WHO FCTC celebration at the United Nations in New York
On World No Tobacco Day (31 May), the Permanent Missions of Norway, Thailand and Uruguay to the United Nations hosted a luncheon at United Nations headquarters in New York to celebrate the WHO FCTC. As a curtain-raiser for the United Nations General Assembly High-level Meeting on the Prevention and Control of Noncommunicable Diseases, scheduled for 19–20 September 2011, the event focused on tobacco use as the leading preventable cause of death.
The speakers at the event were: Commissioner Marjorie Tiven, representing Michael R. Bloomberg, Mayor of New York City; Patricia Lambert, Framework Convention Alliance, Director of the International Legal Consortium which is part of the Campaign for Tobacco-Free Kids; Professor Prabhat Jha, University of Toronto Chair in Disease Control; and Dr Haik Nikogosian, Head of the Convention Secretariat.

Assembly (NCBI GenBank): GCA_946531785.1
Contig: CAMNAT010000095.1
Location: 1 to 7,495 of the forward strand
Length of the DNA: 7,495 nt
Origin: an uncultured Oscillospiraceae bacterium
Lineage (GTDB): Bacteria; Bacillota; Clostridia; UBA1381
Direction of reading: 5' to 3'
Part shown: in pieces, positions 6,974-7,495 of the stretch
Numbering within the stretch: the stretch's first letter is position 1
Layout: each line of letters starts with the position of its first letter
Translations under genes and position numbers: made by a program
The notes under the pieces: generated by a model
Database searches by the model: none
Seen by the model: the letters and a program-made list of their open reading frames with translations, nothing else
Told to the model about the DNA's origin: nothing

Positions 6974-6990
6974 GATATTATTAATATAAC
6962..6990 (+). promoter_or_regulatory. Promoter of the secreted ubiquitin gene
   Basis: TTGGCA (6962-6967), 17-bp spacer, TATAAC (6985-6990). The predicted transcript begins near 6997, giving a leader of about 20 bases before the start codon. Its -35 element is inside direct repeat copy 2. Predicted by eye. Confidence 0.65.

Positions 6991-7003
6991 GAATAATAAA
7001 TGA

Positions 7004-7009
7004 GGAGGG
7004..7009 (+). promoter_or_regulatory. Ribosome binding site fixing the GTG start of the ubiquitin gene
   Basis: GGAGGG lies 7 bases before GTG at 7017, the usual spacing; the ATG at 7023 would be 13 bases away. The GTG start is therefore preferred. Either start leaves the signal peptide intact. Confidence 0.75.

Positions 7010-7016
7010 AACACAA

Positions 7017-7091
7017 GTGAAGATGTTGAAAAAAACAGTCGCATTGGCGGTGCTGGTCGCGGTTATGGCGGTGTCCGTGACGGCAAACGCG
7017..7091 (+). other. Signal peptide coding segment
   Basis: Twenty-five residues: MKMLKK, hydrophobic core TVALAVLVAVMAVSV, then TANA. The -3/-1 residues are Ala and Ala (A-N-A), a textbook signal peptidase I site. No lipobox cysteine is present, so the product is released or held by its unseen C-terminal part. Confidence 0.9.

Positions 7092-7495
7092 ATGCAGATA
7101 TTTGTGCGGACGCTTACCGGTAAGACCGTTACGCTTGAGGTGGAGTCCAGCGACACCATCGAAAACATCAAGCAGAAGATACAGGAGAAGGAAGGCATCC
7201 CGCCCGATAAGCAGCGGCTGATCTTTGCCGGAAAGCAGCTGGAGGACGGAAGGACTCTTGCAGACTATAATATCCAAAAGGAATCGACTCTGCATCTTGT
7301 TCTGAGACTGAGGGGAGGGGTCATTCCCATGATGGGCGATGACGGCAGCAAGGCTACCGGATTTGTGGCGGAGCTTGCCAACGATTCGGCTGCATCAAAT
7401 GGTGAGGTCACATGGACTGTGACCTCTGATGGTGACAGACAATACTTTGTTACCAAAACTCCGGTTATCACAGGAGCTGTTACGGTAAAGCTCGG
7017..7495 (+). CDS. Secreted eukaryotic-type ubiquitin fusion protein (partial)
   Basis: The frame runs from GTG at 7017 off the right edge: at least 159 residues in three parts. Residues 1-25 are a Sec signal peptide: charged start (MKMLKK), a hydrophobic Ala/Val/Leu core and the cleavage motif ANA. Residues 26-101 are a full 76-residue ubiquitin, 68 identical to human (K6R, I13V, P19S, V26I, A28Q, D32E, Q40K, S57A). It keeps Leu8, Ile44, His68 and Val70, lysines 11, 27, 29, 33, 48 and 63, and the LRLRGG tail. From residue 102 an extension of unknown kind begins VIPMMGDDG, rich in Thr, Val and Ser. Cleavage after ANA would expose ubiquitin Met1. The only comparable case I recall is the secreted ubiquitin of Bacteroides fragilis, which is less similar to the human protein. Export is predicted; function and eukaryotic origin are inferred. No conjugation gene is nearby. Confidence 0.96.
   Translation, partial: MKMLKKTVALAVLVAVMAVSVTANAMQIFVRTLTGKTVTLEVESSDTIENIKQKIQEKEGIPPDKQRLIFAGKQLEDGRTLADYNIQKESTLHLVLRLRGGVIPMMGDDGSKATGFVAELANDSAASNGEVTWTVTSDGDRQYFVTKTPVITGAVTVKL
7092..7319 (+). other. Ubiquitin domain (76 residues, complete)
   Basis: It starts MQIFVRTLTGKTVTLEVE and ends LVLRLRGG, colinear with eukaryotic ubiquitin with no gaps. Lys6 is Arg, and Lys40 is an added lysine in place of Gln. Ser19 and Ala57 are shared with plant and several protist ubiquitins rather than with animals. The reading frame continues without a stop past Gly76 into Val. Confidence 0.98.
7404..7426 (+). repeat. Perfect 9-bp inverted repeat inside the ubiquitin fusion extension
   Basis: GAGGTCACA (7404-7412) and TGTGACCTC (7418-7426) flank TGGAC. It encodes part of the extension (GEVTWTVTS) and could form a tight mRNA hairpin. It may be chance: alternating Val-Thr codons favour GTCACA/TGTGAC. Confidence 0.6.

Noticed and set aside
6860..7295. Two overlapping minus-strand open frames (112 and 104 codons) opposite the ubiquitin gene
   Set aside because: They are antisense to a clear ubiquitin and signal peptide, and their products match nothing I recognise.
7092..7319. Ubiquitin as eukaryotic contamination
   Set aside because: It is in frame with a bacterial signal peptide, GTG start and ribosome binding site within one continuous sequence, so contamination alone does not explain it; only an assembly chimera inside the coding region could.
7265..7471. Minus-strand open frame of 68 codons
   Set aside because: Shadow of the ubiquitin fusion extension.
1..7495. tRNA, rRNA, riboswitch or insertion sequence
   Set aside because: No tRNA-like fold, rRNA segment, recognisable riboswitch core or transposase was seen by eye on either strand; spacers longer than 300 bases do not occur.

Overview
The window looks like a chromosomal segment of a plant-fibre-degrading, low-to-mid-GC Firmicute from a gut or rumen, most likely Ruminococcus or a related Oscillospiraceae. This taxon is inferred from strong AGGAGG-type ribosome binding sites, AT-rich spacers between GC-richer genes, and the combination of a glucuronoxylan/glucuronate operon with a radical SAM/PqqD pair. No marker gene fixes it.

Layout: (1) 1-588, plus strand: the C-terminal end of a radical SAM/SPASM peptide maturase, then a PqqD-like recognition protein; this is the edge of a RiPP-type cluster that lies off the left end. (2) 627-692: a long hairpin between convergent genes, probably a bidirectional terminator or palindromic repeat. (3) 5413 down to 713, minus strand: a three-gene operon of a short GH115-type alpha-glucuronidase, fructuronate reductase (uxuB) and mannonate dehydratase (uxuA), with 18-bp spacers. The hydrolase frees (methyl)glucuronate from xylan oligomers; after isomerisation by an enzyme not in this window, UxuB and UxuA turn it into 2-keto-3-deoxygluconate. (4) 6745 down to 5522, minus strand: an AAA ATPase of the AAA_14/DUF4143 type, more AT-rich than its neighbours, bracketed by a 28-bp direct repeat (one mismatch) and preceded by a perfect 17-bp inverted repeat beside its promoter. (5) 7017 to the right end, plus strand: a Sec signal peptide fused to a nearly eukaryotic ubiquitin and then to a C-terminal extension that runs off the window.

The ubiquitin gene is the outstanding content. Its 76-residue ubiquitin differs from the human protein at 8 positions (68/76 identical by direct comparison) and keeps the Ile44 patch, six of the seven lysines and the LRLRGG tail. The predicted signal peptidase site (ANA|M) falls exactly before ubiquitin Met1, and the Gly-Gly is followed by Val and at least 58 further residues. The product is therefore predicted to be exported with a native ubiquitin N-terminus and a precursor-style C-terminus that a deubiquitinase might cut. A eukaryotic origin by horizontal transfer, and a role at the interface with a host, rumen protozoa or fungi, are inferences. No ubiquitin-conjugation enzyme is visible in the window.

H.E. Mr Joseph Deiss, President of the United Nations General Assembly, also participated and made closing remarks. He stated, inter alia, that international cooperation and coordination for implementation are major features of the WHO FCTC. One important area to follow up in this regard, Mr Deiss said, was the integration of the Convention into the United Nations Development Assistance Framework at the country level and as part of a single United Nations strategy. He noted that the Secretary-General had called for this to be done in his report of the previous year to the United Nations Economic and Social Council, and echoed that call. The integration of the Convention into country programmes and activities would, he added, help to make a difference on the ground. In the context of the upcoming High-level meeting on the Prevention and Control of Noncommunicable Diseases, the President of the General Assembly said that the WHO FCTC is an important prevention tool and could provide useful lessons in the prevention of other diseases. He called on all stakeholders to engage constructively to make the High-level Meeting a milestone in the fight against noncommunicable diseases, including tobacco-related illnesses.